Portland's Providence Park was usually quiet on Friday
night. First in protest, then in shock.
In a match that decided the Cascadia Cup, the Timbers fell to the rival Seattle Sounders, 2-1.
Portland only needed to tie to win the Pacific Northwest trophy but the struggling Sounders, winless in their last four games with 11 goals conceded, jumped out to a 2-0 lead on goals by Cristian Roldan and Raul Ruidiaz and rather convincingly held on for the confidence-boosting win.
The Sounders jumped from fifth place to second with the win and moved six points above the red line in the Western Conference playoff race. The Timbers would have overtaken the Sounders with a win.
But the match was followed intently by MLS watchers for what took place in the stands.
The Timbers Army, the Portland supporters' group, organized a protest against the MLS policy that bans the use of the the Iron Front symbol as a violation of its new policy prohibiting political signs and displays at matches.
Thanks to everyone for all of the encouragement and kind words on my first two-stick! To answer, the sketch is a combo of my drawing and stitching together some art I bought. #RCTID @timbersarmy #AUnitedFront #PORvSEA #PTFC pic.twitter.com/FhCedxno6O— alison (@batesajessica) August 24, 2019
Two Seattle supporters' groups joined in the silent protest in the first 33 minutes of the match, which aired on ESPN, where the derby is always one of the best-watched MLS matches on television.
The emblem of the Iron Front, an anti-Nazi paramilitary organization in Germany in the early 1930s, features three arrows pointing downward. The Iron Front was banned in 1933, hence the 33-minute protest. But MLS has banned the emblem on signs and displays in stadiums as political signage as part of a new fan policy instituted in 2019.
What protesters want. The Timbers Army, along with Rose City Riveters, the NWSL Thorns' supporters' group, and the Emerald City Supporters and Gorilla FC, both Seattle groups, issued a statement earlier in the week asking three things:
-- MLS rescind its ban on flying the iron front flag.
-- MLS remove the word “political” from its fan code of conduct as it is inherently arbitrary.
-- MLS work with international experts on human rights to craft language in the fan code of conduct that reflects and supports radical inclusion and anti-discrimination.
The protest -- no chants, no drums, no capos, no flags -- lasted until the end of the 33rd minute when Timbers Army fans started singing “Bella Ciao," an Italian protest song. Flags bearing the Iron Front emblem were visible in both Portland and Seattle sections. As they are permitted, fans wore shirts with Iron Front emblems on them, as did Timbers defender Zarek Valentin.
MLS's stance. Major League Soccer's view is the Iron Front symbol is political because it has been co-opted by Antifa, the collection of militant protest groups opposed to fascism and other extreme right-wing ideology. The league had been criticized and continues to be criticized for what groups considered the slow response to the presence of pro-Nazi ultras at Yankee Stadium, NYCFC's home.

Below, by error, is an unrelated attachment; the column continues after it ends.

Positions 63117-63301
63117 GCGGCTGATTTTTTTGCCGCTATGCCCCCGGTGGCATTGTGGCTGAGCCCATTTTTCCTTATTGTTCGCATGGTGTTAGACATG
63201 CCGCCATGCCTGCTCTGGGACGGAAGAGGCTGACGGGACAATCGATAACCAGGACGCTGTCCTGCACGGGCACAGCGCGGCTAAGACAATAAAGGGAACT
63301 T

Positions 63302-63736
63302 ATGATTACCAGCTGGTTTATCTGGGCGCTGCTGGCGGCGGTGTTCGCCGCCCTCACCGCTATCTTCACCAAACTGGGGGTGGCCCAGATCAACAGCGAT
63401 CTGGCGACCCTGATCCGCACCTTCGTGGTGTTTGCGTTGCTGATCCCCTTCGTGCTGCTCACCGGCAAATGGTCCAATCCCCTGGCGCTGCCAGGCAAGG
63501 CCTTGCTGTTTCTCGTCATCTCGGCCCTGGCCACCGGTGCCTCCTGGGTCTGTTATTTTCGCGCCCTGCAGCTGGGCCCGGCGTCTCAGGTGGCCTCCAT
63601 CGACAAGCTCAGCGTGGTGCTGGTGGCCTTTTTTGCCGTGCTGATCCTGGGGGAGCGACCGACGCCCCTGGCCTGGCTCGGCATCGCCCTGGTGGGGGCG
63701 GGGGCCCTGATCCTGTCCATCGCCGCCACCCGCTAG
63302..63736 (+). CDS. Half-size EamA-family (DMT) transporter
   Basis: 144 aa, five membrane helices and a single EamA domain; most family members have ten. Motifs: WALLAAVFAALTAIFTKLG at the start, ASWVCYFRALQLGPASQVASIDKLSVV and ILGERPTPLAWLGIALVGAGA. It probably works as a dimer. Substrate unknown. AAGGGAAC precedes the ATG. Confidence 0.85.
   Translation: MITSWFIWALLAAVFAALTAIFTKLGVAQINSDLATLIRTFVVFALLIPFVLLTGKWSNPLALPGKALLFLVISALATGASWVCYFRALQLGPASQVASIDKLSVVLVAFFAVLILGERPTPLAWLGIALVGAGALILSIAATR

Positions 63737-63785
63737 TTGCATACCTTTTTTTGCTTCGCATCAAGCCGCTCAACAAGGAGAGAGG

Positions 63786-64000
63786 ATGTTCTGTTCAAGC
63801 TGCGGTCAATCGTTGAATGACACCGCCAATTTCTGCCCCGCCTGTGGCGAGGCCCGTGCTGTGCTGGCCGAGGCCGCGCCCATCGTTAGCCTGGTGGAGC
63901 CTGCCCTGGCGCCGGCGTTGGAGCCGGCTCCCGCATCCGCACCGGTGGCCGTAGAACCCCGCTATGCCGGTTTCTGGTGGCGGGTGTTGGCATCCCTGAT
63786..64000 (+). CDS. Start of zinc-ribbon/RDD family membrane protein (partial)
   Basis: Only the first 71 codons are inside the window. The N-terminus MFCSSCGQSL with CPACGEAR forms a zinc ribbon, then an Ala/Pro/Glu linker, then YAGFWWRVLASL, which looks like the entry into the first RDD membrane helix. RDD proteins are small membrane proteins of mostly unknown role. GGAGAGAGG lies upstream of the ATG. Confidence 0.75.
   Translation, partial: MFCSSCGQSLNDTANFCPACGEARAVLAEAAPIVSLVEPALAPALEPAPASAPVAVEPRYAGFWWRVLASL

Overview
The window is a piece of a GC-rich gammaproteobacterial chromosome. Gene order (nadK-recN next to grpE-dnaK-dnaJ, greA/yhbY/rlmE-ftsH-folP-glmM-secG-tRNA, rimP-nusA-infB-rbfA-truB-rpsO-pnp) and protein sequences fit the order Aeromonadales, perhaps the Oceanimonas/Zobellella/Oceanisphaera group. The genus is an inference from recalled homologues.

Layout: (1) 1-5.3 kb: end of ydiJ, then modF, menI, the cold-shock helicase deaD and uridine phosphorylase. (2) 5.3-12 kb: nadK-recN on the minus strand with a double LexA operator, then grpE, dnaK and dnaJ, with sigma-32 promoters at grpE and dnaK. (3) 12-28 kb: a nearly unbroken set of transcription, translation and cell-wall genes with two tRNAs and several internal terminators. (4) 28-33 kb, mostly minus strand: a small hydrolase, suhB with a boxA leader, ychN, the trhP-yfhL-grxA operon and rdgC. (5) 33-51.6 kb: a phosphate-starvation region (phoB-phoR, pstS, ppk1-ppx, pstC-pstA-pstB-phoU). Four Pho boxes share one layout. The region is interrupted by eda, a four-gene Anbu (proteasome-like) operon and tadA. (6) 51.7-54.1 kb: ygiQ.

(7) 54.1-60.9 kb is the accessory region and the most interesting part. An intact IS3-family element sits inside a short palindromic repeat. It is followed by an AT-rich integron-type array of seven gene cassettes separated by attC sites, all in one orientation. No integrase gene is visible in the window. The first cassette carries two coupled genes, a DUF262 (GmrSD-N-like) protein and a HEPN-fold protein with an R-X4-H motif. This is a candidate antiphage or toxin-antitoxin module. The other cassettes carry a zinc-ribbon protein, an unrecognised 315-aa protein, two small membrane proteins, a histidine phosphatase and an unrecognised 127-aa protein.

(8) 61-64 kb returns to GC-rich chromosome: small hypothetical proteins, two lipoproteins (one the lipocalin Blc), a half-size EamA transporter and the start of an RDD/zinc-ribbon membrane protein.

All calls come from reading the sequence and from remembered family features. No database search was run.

The protest was organized after the Timbers issued a statement declaring their steadfast opposition to fascism but supporting the MLS policy banning the Iron Front symbol, which Portland fans displayed without issue in previous years at home games. Before Friday's match, both teams posed with pennants saying "anti-fascism, anti-racism" (photo).
The ban on "political" statements or images on banners or flags is unique to MLS among U.S. pro sports leagues. Fans of teams in other U.S. pro teams generally don't display flags or tifos in the stands like soccer fans do, and MLS's most passionate fans are generally younger, hipper, more urban, more diverse -- and more politically active.
Paulson's statement. After the game, Merritt Paulson, the Portland Timbers owner, issued a statement to the Oregonian's Jamie Goldberg, saying he gets and appreciates the issue the Timbers
Army has with MLS and the Timbers "care deeply about human rights causes, like fighting racism and fascism -- just like our supporters do." But he added, "I was upset about the game and I don't
believe a silent supporters section helps our home-field advantage. The idea I am driven by money is farcical. I am fortunate to have some with or without the Timbers. But I do care about our team
winning and I like to think our supporters - who are the best in the country. "
The country's political issues won't go away, nor will the opposition to MLS's stance on political displays.
Friday's game was the fourth game of the Timbers' unprecedented 10-game homestand. Portland in seventh place in the Western Conference but will drop below the playoff line if FC Dallas wins or ties on Sunday.
How Portland fans mobilize over the next six weeks at Providence Park will be watched as closely as how the Timbers perform in their drive to the playoffs.
1. *LAFC, 61 points (26)
2. (+3) Seattle, 43 points (27)
3. (-1) Minnesota United, 42 points (27)
4. (-1) LA Galaxy 41 points (26)
5. (-1) Real Salt Lake, 40 points (26)
6. San Jose, 38 points (26)
7. Portland, 37 points (26)
8. FC Dallas, 37 points (27)
9. Sporting KC, 34 points (27)
10. Houston, 31 points (26)
11. Colorado, 27 points (26)
12. Vancouver, 27 points (27)
Note: In parentheses are games played.
*Clinched playoff berth.
Photo: Mike Fiechtner / Sounders FC Communications